To join simply click this link and join the ‘Celebrating Stories’ mailing list (it’s totally free, there will never be a charge for membership). N.B. Make sure to use the email address of the person who will be using the ‘Celebrating Stories’ membership.

Login details will then be sent out and they’ll be writing stories in no time.

I hope this resource helps children to engage with each other and be creative. It can’t hurt for them to have an outlet during these strange times as well.

Thanks for reading,

All the best, John

Behind you!…

An eerie whistle sounds behind you.
There’s no one there.
He’s hiding now. Hiding in your phone, in your tablet, your Kindle Reader…
Yep, ‘Marcus’ (my dark fantasy/horror novel for readers aged ten and up) is now on Kindle reader and the Kindle app for Android and Apple. Pop over for a look now, click this link to find ‘Marcus’ on Amazon.co.uk.

Why did I wait so long to launch the Kindle edition?

Some readers may know (many may not) but ‘Marcus’ actually came out in paperback well over a year ago. I had a proper book launch and everything.

Prior to that, a less polished edition was made available here on my website on a chapter by chapter basis (you can still read the whole thing if you like, just follow this link to chapter one of ‘Marcus’). It was my attempt to replicate the old newspaper serials which worked so well for Dickens, Robert Louis Stevenson, H. G. Wells, and Arthur Conan Doyle.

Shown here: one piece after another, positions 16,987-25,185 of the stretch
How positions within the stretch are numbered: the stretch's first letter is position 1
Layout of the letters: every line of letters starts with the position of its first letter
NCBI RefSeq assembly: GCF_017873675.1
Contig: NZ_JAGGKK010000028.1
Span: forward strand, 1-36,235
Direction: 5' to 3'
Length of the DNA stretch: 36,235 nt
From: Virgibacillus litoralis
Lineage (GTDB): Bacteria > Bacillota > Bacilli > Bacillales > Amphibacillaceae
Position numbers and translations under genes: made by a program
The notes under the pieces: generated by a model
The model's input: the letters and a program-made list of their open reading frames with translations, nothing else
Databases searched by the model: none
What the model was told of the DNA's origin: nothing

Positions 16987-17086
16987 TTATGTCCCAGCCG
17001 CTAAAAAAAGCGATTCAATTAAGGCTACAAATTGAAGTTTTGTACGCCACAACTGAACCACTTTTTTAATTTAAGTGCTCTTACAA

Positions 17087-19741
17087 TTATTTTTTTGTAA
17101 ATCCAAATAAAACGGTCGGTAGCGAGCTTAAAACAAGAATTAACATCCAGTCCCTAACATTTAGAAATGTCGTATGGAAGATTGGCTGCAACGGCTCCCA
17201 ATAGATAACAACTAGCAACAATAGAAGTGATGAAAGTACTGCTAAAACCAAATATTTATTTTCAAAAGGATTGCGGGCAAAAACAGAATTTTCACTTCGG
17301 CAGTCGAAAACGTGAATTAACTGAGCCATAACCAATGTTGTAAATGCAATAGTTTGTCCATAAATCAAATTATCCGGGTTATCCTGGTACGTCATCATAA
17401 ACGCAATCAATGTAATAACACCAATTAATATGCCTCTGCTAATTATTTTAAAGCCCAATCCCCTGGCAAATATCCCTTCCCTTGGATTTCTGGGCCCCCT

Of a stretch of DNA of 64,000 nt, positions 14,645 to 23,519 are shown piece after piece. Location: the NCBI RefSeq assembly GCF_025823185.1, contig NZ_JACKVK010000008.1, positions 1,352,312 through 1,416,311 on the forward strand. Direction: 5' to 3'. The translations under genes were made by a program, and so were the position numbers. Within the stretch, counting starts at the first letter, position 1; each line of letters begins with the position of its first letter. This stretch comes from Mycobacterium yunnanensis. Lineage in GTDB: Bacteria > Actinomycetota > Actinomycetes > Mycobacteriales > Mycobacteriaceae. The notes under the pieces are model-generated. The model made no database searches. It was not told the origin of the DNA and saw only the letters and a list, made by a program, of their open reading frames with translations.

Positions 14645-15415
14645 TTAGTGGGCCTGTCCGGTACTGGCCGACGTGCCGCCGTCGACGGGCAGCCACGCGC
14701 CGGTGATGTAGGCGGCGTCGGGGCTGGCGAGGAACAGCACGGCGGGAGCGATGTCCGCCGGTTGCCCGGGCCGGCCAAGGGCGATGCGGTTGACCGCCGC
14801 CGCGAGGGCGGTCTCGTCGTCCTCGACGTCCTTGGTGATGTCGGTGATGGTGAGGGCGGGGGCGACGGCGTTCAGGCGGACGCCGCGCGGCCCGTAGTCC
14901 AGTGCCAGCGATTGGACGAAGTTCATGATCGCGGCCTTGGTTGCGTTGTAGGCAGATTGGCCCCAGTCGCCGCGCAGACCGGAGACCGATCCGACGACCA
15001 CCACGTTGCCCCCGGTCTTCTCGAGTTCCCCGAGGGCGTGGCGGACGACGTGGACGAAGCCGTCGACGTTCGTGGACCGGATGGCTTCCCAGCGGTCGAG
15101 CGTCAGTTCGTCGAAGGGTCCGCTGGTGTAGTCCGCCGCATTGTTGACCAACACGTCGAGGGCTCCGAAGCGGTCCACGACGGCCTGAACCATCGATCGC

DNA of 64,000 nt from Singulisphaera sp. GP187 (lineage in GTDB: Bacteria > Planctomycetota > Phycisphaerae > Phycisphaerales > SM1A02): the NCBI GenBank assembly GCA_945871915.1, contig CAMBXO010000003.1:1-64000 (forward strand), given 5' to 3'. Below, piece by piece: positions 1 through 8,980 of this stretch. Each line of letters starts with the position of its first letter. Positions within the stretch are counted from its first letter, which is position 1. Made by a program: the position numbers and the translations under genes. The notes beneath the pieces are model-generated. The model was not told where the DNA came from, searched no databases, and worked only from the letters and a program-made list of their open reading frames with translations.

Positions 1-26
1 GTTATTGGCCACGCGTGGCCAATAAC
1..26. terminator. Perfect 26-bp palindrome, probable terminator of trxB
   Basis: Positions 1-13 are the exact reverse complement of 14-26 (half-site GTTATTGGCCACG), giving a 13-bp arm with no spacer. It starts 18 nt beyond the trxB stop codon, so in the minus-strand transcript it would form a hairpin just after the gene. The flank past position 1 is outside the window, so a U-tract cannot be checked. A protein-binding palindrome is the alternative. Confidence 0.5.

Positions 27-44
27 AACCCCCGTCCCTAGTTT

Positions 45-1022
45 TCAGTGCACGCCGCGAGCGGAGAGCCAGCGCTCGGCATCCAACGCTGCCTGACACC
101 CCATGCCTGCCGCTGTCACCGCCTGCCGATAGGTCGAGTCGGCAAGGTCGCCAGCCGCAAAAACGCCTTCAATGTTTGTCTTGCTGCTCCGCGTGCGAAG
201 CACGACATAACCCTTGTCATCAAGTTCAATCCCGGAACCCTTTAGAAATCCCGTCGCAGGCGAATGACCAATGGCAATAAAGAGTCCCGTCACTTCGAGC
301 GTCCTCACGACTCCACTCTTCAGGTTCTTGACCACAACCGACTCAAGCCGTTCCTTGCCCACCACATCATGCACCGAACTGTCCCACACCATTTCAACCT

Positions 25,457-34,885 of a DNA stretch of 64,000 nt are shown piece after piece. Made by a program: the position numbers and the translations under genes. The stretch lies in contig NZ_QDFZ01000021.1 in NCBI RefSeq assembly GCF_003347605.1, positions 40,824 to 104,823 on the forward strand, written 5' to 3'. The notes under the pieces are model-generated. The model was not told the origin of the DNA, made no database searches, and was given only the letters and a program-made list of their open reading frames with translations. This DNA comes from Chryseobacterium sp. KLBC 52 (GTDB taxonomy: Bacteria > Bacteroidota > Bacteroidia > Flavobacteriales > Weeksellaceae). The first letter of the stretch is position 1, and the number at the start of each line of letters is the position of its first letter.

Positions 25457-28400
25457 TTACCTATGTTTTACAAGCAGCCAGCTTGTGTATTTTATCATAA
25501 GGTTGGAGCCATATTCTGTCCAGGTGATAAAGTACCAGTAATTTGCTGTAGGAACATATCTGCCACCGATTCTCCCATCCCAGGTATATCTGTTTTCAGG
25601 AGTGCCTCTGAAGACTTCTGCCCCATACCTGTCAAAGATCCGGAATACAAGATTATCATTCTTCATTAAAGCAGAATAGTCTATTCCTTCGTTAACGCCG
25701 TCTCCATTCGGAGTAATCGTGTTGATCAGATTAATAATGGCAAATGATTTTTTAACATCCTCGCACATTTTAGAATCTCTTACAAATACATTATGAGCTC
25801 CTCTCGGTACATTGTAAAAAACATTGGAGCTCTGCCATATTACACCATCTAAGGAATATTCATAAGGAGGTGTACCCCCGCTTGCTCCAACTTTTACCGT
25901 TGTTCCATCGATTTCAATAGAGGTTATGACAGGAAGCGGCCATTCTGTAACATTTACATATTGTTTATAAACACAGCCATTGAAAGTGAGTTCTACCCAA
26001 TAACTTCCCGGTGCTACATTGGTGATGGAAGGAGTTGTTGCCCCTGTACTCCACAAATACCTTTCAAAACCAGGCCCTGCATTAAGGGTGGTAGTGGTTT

All of my other books up till that point had been available in print and on Kindle but, on this occasion, I held off. I’m not sure why; possibly because I enjoy the face-to-face nature of paperback book sales. Either in communicating with a retailer or in signing a paperback copy, there seems to be something more ‘human’ to the whole business of paperback books.

However, this face-to-face contact isn’t a safe option in the current climate and I’ve come to realise that without a digital copy I won’t be able to engage with readers at all.

Please have a read and tell me what you think

Whether you read the serialised copy here or the Kindle edition of ‘Marcus’ I would really love to know what you think. Being cut off from your audience isn’t an easy thing and it would be great to hear from anyone who reads any of my books.

If a dark fantasy/horror doesn’t sound right for you, then feel free to have a browse of my Author page over on Amazon. It would be great to chat to any readers at the moment. You can find me on Facebook and over on Twitter.

Hope all is good with you,

As always, thanks for reading,

All the best, John

 

Friends Of Old St Michael’s Children’s Book Day

This Sunday (25th August, at 12:30) there’s a great children’s books event along at Old St Michael’s Church Yard in Crieff. Positioned right on the site of Crieff’s first ever school.

Somewhere to enjoy a last wee taste of summer

The old school building has been gone for a while but it’s nice to be in touch with a bit of the town’s history; standing where it once stood.

As it looks now it’s a bright, open, grassy spot under a bit of tree cover. It’s a space that a lot of people in the town don’t know about but thanks to the work of the ‘Friends of Old St Michael’s’ it’s looking lovely and fully equipped for all sorts of events (and don’t worry there is cover if we get a spot of rain, they have a marquee set up ready).

Something fun to make back to school a little easier

The whole of Sunday’s event is family-friendly and there’s loads to do while you’re there. Learn to write with a real quill (like Harry Potter!) with Library of Innerpeffray, or listen to a story from an expert Storyteller. You can also travel through time with artefacts from Perthshire’s past from medieval times and the Victorian era.

Along with this you can participate in various art activities and enter a book review competition by sharing a review of your favourite story (with some GREAT PRIZES FOR THE BEST TALK).

And Little Old Me!?